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Weekend thoughts on the plight of the left behind

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By Cécile Clerc, MRG’s Director of Development & Partnerships

One of my little pleasures every weekend is to be the first to grab the newspaper and read it while everyone else is still asleep.

This weekend in particular, I realised how work can shape the way you read the paper: since I started working at Minority Rights Group International, I have been systematically reading the papers looking for articles on minority and indigenous communities. I am never disappointed; almost every single weekend, there is at least one or more articles about communities like the Roma in Hungary, the Yezidis in Iraq or the Mapuche in Argentina.

Last weekend’s El País did not fail me in that sense: from indigenous communities exploited in the mines in Peru mentioned as the presidential election was being covered to refugees reaching the Spanish shores as they escape poverty and discrimination in West Africa, I read several articles mentioning (often too briefly) communities I work for and with on a daily basis.

Furthermore, even when minority and indigenous communities are not expressly mentioned, I am often reminded of them. The extensive coverage of the G7 summit and its numerous references to inequality, discrimination and climate change is a perfect example of this: across the world, communities we work with are systematically suffering from exclusion and poverty. They are on the frontlines of the effects of climate change. They are too often persecuted for their faith or ethnicity and the main targets of hate speech in many countries.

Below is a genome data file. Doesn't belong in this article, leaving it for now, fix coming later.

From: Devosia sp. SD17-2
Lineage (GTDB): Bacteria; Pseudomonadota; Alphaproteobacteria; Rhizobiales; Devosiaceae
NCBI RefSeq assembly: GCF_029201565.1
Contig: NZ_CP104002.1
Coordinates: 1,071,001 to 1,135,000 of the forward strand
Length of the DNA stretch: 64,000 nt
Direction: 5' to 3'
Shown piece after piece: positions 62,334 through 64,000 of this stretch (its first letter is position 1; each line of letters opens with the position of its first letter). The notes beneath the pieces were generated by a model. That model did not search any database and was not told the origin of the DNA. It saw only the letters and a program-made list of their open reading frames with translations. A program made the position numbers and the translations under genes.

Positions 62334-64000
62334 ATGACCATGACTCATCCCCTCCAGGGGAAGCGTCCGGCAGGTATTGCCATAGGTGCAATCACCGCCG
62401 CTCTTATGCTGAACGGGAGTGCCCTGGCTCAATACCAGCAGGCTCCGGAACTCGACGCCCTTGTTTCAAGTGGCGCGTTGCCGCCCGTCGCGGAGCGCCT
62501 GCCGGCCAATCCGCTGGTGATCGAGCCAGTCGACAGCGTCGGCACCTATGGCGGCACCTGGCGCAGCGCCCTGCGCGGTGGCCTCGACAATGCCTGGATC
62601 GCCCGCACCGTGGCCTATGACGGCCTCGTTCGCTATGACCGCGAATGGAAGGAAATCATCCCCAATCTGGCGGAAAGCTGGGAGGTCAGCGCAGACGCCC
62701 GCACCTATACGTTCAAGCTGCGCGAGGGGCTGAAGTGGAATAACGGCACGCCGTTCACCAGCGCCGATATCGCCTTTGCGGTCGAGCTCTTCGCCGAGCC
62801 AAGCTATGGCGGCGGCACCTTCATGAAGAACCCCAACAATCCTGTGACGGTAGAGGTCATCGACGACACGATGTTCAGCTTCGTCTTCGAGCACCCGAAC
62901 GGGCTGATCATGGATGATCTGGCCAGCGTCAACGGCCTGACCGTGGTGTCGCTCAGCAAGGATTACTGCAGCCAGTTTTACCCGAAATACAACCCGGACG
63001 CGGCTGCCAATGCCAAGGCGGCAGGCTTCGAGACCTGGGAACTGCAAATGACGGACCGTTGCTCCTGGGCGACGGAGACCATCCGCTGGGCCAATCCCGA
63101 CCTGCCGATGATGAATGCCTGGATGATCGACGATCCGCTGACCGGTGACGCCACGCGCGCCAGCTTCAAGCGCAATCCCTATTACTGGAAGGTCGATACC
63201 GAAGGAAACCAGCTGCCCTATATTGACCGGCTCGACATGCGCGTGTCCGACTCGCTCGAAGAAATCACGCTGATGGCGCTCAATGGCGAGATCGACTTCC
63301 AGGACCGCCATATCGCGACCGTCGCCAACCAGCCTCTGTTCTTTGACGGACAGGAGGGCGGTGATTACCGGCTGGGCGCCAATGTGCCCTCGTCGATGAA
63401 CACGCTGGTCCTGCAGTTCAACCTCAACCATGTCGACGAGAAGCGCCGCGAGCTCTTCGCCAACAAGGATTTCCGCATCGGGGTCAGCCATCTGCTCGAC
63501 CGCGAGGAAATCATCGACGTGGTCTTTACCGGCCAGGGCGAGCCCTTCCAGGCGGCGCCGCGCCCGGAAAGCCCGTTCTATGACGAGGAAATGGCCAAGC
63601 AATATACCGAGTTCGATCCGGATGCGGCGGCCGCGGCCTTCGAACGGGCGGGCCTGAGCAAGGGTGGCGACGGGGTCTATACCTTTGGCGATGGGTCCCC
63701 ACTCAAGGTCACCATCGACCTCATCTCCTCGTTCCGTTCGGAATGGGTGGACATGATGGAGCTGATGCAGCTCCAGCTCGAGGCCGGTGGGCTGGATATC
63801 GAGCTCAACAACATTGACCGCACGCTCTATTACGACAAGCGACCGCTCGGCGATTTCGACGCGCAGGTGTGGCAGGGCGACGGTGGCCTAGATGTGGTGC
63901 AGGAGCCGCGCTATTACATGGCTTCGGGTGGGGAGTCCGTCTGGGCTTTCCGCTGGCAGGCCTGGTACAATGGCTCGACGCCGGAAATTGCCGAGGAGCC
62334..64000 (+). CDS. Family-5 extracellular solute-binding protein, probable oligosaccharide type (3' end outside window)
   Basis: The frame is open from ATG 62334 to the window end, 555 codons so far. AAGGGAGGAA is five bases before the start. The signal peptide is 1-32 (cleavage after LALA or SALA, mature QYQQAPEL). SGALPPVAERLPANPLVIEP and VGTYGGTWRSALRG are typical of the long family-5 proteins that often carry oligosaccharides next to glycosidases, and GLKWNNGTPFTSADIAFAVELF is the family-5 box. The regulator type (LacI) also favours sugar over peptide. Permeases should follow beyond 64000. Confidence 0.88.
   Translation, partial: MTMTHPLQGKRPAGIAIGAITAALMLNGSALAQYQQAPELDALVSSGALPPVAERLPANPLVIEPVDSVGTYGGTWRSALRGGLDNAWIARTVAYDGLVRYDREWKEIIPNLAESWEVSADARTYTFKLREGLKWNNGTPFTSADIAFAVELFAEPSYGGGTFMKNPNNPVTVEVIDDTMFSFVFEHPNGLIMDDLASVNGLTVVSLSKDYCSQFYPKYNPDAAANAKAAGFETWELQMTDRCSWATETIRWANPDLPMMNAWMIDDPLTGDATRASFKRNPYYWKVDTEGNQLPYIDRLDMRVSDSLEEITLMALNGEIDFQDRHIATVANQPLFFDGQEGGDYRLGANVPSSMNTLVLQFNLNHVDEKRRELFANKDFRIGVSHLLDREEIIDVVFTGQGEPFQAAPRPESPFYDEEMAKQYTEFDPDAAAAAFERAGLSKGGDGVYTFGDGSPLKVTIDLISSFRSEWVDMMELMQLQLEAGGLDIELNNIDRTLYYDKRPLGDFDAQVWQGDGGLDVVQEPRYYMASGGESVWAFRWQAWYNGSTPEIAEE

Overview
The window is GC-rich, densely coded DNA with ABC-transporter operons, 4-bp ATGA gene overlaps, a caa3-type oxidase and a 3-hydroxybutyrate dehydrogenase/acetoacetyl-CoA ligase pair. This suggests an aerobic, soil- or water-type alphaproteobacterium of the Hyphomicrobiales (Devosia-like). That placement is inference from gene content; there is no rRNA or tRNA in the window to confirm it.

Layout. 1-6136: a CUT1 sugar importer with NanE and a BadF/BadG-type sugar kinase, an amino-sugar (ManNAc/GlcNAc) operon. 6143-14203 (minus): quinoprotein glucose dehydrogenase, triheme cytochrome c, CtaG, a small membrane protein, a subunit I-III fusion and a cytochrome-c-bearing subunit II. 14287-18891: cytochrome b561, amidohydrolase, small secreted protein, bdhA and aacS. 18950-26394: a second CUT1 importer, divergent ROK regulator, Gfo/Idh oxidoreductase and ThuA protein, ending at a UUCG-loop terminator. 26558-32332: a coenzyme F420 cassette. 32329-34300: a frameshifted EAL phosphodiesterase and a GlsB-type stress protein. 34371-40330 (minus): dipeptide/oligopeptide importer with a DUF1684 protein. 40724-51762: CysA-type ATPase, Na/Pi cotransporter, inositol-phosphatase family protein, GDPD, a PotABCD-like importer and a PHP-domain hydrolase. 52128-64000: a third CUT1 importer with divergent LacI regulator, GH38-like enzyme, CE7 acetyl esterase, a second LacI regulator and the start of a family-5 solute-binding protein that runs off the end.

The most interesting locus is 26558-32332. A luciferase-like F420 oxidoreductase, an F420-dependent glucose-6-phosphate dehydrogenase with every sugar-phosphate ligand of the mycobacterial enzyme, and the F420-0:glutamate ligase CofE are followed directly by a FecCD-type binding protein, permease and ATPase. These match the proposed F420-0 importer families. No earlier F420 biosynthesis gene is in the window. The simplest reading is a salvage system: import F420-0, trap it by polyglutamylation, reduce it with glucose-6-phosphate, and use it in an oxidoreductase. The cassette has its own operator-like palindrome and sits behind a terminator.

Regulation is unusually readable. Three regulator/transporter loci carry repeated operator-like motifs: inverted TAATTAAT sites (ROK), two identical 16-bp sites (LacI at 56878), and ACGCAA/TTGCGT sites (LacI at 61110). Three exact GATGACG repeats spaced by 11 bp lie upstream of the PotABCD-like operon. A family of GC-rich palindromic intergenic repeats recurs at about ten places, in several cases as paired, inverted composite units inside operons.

Still, one of the articles published (on Saturday) did especially grab my attention: ‘El conocimiento medicinal indígena se extingue’ (‘Medical indigenous knowledge is getting wiped out’) was the title. The piece explained that the knowledge of medicinal properties of many plants and flowers is at risk of disappearing as these are only known by indigenous communities who are themselves on the verge of extinction in many regions of the world. When the languages spoken by these communities disappear (an estimated 30 per cent of the 7,400 indigenous languages worldwide will not be spoken anymore by the end of the century, according to UNESCO), their ability to share their precious knowledge disappear. This is particularly tragic especially when one thinks that indigenous knowledge has played a big part in the development and use of medicines now prescribed daily against diseases like Hodgkin lymphoma or breast cancer.

This slow disappearance combined with the fact that climate change is also negatively impacting on biodiversity draws a grim snapshot of how, in the coming years, we will lose crucial opportunities of new and possible ground-breaking medical discoveries whose impact could have been tremendous for humanity.

My early morning reading left me slightly demoralised.

But then, I saw the writing on my coffee mug: ‘Keep calm and carry on’. I don’t think we should keep calm at all. But carrying on…  that I am sure of: I know that MRG will. We will all carry on our work to ensure that the human rights of minority and indigenous communities worldwide are respected and protected. Will you help us?

Photo credit: Cécile Clerc

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